The Moment When Everything Changed

“Things will never be the same” is such a cliché, but when someone you love dearly—a close friend or a family member—almost successfully commits suicide, it is an undeniable truth.

You know that time does indeed heal all wounds and that eventually you will stop bursting into tears at inopportune times and in inappropriate places. (Note to self: tears streaming down your face while seated in the emergency exit row appears to elicit concern in other passengers.)

It also seems likely that at some point your brain will stop reviewing at freeze-frame speed your every interaction from childhood to the present, searching for signs you think must have been more glaring than they probably were when experienced in real-time.

But what is hard to predict is whether or not you will ever be able to look at her without having the attempt come to the forefront of your mind. And how unfair it will be if you can’t.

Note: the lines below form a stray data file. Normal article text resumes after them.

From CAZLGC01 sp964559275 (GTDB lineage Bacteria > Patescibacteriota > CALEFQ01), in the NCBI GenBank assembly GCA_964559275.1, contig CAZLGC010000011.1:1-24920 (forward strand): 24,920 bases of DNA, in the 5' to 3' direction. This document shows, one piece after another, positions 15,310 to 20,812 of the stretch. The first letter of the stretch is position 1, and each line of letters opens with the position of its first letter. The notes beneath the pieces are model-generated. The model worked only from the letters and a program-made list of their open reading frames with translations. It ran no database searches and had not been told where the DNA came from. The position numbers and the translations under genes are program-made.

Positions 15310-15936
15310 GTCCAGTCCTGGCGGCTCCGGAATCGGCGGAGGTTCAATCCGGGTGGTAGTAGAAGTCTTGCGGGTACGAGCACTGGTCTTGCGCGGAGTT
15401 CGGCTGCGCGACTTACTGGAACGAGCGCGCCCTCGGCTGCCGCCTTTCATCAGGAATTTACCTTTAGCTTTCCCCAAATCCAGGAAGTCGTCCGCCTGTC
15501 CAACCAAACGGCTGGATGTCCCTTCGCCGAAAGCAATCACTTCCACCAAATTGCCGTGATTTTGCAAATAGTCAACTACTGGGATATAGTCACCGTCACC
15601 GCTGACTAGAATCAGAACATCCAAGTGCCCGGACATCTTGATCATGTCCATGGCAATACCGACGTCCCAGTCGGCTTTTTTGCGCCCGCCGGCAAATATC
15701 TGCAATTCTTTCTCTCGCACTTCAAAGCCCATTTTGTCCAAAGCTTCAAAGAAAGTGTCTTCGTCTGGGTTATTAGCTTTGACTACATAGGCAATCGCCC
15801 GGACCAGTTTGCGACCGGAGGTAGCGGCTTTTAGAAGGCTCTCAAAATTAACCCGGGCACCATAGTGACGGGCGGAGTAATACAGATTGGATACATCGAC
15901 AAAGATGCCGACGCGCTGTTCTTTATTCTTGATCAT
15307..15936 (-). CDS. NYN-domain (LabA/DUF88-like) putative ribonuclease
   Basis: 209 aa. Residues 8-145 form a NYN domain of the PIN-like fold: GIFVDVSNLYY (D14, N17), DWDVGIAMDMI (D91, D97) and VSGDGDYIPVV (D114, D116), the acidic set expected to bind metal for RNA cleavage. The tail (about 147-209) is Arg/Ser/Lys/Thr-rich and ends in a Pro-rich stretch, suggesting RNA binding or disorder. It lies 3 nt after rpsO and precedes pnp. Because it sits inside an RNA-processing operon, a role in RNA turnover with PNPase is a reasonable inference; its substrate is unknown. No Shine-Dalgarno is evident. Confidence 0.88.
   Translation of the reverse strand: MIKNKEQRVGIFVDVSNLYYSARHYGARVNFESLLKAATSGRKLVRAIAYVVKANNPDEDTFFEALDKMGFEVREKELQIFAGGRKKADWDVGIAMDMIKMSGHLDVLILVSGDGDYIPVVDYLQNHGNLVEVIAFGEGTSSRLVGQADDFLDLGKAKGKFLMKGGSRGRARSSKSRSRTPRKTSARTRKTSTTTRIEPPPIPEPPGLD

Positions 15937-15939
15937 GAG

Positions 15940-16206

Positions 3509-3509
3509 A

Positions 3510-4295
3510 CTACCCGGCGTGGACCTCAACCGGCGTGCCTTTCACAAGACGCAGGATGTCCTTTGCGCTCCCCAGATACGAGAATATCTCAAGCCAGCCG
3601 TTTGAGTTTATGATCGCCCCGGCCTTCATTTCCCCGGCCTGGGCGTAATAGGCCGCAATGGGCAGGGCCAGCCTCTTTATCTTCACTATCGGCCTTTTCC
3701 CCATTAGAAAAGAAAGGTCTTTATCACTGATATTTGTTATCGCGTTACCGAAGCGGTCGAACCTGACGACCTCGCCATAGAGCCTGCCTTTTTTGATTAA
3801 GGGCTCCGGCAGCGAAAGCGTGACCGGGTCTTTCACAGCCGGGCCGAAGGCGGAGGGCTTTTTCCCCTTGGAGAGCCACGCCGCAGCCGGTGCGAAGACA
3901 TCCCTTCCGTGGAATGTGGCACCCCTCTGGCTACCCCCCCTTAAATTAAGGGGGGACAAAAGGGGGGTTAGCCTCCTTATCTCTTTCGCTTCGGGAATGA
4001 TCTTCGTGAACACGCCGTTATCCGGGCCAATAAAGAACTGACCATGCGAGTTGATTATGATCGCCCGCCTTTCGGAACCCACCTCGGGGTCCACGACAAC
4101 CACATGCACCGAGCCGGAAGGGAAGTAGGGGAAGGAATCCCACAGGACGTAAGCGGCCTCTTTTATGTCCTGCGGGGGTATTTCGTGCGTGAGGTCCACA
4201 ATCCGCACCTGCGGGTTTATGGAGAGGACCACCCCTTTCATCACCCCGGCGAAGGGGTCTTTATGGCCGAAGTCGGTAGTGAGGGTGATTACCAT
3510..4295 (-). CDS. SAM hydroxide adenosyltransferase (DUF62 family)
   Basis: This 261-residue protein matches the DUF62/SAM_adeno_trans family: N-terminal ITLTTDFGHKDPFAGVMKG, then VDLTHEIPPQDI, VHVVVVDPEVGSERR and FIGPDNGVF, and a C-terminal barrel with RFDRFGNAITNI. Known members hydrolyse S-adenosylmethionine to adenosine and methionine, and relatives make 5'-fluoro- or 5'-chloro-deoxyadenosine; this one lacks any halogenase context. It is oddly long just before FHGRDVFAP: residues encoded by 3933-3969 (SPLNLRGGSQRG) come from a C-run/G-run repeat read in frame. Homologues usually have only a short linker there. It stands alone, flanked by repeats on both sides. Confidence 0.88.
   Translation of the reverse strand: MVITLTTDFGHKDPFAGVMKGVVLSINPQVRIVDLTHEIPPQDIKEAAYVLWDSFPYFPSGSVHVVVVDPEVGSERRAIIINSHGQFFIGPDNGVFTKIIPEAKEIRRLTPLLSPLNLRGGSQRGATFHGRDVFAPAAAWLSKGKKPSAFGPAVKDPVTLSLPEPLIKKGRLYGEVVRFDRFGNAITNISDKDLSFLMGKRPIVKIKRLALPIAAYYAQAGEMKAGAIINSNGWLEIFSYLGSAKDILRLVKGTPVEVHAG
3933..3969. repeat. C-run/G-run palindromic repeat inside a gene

• When she takes a vitamin will the thought of the pills immediately appear?
  • When she prepares dinner using a sharp knife will you not wonder about its other uses?
  • What will you now hear when she merely responds “OK” to your inquiry about how her day is going?
Will you ever again be able to completely see her as the wonderful person she is without this one action as the Scarlet Letter on her identity?

And then you realize how selfish such thoughts are compared to the questions she, too, will probably forever be asking.

Some things one day may again be the same (as if that is even the gold standard worth considering) but I doubt I ever will be.

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